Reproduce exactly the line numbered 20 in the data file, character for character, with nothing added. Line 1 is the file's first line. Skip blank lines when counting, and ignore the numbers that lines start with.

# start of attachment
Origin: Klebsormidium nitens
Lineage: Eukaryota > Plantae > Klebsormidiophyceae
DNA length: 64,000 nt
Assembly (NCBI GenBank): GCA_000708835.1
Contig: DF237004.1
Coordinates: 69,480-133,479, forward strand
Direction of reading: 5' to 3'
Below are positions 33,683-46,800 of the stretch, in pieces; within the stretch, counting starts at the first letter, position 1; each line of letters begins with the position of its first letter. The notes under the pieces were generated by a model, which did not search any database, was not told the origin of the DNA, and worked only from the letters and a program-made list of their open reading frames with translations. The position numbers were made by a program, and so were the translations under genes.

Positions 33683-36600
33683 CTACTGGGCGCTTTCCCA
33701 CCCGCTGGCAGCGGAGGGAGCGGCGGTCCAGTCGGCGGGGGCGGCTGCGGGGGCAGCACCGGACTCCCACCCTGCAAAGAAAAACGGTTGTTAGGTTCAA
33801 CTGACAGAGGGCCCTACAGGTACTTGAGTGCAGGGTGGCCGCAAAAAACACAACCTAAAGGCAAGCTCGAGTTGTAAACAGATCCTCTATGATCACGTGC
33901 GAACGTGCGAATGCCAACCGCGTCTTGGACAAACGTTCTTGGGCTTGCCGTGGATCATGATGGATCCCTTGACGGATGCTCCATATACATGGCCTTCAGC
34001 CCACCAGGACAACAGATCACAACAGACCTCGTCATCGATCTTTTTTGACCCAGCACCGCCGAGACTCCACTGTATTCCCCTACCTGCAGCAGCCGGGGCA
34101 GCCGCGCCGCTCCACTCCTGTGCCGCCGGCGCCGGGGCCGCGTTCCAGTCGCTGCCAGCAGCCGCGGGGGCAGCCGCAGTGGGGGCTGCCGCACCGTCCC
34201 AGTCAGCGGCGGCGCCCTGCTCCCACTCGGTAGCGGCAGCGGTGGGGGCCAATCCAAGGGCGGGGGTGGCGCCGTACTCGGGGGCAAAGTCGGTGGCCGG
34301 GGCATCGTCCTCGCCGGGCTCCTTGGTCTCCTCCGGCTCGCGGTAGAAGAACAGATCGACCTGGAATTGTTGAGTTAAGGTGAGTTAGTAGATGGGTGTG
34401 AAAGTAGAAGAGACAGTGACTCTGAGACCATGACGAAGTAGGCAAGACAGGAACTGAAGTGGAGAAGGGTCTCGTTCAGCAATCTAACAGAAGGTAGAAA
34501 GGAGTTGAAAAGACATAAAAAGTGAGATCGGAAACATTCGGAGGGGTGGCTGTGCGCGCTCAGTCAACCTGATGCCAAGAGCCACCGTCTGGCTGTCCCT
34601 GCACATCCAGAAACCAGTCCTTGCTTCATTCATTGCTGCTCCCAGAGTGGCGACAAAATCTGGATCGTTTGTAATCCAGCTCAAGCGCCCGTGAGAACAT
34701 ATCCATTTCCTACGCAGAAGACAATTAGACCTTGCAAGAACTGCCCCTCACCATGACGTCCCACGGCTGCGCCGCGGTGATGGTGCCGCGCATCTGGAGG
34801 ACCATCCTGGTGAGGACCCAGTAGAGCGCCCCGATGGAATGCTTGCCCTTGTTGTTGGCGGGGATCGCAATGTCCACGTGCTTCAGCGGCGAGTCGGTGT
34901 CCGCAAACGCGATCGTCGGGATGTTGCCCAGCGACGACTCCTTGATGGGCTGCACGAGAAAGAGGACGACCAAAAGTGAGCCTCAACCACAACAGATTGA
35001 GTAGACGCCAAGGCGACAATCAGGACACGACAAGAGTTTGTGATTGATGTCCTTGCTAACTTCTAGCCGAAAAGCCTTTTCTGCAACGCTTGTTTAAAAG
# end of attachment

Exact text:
34601 GCACATCCAGAAACCAGTCCTTGCTTCATTCATTGCTGCTCCCAGAGTGGCGACAAAATCTGGATCGTTTGTAATCCAGCTCAAGCGCCCGTGAGAACAT